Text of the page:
From My Tuscan Window

Chapter 64
Terremoto (Earthquake)
The fear of a terremoto or earthquake has plagued the human inhabitants of the Garfagnana for thousands of years. The Giovianini were not fearless when Charlemagne arrived in their valley nor are they fearless when it comes to earthquakes. Although, they don’t seem to worry until the earth actually starts to shake.

The last big one to cause serious damage to Gioviano was in 1920 when the roof of the Church of Santa Maria Assunta was heavily damaged, and the ancient bell tower collapsed into a heap of rubble. With this chapter in mind, I recalled that my parents had felt the Palazzo move beneath their feet some years ago resulting in a new crack in the wall in the sala grande (large living room) above the door to their bedroom. Another tremor caused a very beautiful hand-painted ceramic tile by Cecconi to crash to the floor and break.

One afternoon, we went to Borgo to visit with our geometra (land surveyor), to make sure that there was enough money in our account to pay taxes and other expenses such as insurance on the carrozzina and on our houses. While we were there, I asked him to make sure that there was enough insurance to cover the damages should a big earthquake hit. He shrugged his shoulders and said that if that kind of disaster occurred, the insurance companies wouldn’t cover the damages anyway, so why worry.

You can’t escape the possibility of earthquakes on the entire Italian Peninsula. The Apuanian Alps upon the flanks of which Gioviano perches are only 2,000,000 years old and still growing, as are the Apennines across the valley. That sounds extra young to me, especially for Monte Prato in the Apennines to have grown 6,735 feet and Monte Pisanino to have been uplifted 6,380 feet in so short a period of time. I did a little calculation and the average growth of Monte Prato has been 4/100 of an inch per year or 40 inches in 1,000 years. When something as big as an entire mountain range is moving upward at that rate of speed something has to give, and when it does, WATCH OUT!

You might want to skip this chapter if you grew up as Southern Baptists in East Texas—especially if you were amongst those who tried to convince me as a child that the whole universe was created in 4,004 B.C., that the wine Jesus drank didn’t have alcohol in it, and that we are not the product of the process of natural selection that we call evolution.

You would be surprised at the number of people who are still convinced that the earth is flat, that it revolves around the sun every 24 hours, and that earthquakes are God’s way of punishing lots of innocent people because someone somewhere happened to be born gay. They are the product of the “Leave every child behind” syndrome that is infecting our American educational system. We are also victims of the “Left Behind” cult that prays for a nuclear holocaust in the Middle East so that Jesus will come back and pluck the members up to heaven, leaving the rest of us behind.

So, now that I have thrown my little fit, let’s continue learning about the geological phenomenon called earthquakes that unfortunately occur in and around Gioviano from time to time. In fact, there have been 230 measurable seismic events in the Garfagnana in the modern era. The epicenter of the 1920 quake, which registered 10th on the Mercalli Scale or between 7 and 7.3 on the Richter Scale, destroyed a great deal of the historic center of Villa Collemandina. Fortunately for Gioviano, the damage was far less severe.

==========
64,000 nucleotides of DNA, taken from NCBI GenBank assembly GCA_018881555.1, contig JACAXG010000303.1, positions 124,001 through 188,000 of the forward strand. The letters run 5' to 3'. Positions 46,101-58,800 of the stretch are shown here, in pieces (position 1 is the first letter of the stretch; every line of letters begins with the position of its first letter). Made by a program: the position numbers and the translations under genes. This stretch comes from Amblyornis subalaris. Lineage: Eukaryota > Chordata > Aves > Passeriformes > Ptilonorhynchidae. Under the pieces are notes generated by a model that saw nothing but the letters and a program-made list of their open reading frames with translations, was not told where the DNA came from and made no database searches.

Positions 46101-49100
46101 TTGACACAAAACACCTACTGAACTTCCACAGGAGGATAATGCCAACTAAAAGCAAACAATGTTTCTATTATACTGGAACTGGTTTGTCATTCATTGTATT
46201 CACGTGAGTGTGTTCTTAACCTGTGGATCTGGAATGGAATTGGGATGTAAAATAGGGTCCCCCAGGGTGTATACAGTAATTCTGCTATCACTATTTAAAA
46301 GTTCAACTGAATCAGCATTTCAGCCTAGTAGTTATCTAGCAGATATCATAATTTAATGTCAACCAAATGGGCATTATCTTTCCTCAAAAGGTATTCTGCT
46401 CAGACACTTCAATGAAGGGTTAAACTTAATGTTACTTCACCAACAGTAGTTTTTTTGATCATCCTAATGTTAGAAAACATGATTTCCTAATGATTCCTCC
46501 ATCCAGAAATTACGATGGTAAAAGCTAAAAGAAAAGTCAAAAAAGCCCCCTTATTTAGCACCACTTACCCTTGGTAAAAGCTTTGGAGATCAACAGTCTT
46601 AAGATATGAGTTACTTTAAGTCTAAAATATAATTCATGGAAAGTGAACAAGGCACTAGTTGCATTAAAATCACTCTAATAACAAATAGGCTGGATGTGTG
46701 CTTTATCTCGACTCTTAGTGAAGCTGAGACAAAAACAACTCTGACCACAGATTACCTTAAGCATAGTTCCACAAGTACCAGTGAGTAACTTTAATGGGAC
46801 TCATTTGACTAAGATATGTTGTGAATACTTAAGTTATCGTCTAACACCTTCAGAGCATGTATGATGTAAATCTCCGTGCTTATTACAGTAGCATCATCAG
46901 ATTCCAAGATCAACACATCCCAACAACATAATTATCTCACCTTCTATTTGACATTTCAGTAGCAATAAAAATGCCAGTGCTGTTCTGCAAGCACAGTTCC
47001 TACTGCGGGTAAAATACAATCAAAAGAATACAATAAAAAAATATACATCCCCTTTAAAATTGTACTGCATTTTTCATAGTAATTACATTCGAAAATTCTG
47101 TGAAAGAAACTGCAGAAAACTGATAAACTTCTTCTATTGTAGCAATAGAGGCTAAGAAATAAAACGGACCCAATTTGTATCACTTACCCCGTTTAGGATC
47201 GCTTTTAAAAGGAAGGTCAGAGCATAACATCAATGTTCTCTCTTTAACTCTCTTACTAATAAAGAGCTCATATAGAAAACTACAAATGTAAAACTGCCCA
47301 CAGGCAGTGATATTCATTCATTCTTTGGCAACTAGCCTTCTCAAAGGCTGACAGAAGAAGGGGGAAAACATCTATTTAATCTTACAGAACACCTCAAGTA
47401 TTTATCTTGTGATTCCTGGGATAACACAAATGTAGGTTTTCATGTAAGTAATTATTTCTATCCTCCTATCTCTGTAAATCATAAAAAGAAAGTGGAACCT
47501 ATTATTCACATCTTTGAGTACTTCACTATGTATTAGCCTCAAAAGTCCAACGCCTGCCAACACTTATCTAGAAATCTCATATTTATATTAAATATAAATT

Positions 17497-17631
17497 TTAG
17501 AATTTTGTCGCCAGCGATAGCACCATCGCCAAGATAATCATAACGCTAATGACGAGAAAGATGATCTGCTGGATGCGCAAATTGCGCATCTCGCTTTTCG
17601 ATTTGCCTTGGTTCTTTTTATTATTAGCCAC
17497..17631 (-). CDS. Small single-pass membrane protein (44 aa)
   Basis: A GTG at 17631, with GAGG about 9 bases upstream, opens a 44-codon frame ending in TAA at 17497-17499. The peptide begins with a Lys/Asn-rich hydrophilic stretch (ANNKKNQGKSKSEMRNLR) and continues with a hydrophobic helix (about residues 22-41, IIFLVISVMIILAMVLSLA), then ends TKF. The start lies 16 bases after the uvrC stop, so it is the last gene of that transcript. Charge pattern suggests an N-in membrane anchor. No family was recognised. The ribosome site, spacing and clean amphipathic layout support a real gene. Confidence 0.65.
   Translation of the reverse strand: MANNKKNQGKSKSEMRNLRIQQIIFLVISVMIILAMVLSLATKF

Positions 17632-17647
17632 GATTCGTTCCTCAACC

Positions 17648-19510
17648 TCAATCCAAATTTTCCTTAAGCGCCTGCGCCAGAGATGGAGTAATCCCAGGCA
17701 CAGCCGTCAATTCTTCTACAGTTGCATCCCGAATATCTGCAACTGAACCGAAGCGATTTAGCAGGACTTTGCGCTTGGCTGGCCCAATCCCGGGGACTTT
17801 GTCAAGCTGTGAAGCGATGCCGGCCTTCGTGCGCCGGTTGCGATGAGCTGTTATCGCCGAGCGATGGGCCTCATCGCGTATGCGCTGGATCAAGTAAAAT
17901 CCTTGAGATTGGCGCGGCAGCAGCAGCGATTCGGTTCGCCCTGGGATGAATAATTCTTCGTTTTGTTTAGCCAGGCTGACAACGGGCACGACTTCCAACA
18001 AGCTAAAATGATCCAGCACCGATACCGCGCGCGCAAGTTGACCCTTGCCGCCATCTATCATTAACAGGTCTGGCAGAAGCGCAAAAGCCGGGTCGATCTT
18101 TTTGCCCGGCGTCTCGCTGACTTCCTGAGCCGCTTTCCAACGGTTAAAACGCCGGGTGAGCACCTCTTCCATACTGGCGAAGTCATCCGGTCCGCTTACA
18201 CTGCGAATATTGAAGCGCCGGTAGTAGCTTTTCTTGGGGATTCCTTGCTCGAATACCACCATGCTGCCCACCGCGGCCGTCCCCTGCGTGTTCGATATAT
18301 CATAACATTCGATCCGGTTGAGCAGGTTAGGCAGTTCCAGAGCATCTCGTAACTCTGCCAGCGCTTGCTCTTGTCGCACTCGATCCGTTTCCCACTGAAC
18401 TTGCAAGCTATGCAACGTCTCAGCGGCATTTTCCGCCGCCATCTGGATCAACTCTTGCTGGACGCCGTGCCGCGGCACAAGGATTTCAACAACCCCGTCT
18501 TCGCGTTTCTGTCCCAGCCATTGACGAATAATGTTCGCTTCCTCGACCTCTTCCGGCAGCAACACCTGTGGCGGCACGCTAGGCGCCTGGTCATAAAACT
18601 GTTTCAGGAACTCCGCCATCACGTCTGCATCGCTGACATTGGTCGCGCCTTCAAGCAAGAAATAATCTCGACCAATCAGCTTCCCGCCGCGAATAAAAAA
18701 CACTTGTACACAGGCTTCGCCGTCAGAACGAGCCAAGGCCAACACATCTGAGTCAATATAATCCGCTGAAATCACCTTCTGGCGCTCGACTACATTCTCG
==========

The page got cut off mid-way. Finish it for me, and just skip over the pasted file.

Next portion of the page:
Over the centuries, the people of the Garfagnana had learned to build their dwellings to be more earthquake resistant by constucting their towers shorter and more robust. This is the reason that Castruccio’s tower atop Ghivizzano is much shorter and fatter than the towers of San Gimignano of the same era. Wooden lintels were used oftentimes rather than stone ones, as wood tends to flex during a quake whereas stone may crack or crumble. Rounded arches for openings have more strength than square ones which is why so many of the ancient doorways in Gioviano are arched. The stone houses have little if any mortar, just dry stones packed with a pasty mud-like substance which tends to make the walls more elastic than otherwise.

In nearby villages, I have climbed to the top of two medieval bell towers with the bell ringers who climb onto the ancient bells and swing back and forth until they start to ring. In both cases, I was terrified. The towers themselves swung back and forth according to the movement of the bells which sometimes weigh thousands of pounds each. Is it possible that the reason the campanile in Gioviano crumbled was because it was too stiff and failed to give along with the movement of the earth?

Dated 1303, the two original bells that were in the ancient tower when it fell were salvaged and hung in the new tower that was completed in 1931. It took a decade of arduous labor by the Giovianini, carrying bricks, mortar, and stones up the steep path from the valley floor to the highest point in Gioviano. The most difficult feat was transporting a new and even heavier bell up the steep slope with human labor alone. I think that the Egyptians had it easier because at least the sleds which they used to transport the building blocks of the pyramids only had to traverse level ground from the quarries.

Does the fear of earthquakes make me “wanna go home?” Not in the least. “Che sarà sarà, whatever will be will be, the future’s not ours to see, che sarà sarà.” In the meantime I am going to stuff myself with as much mouth-watering food as I can before returning to Texas, and I might even sample a glass or two of vino nero (black wine), which is what the Giovianini call red wine.

Updated December 22, 2009
Copyright 2005-2009 George H. Russell
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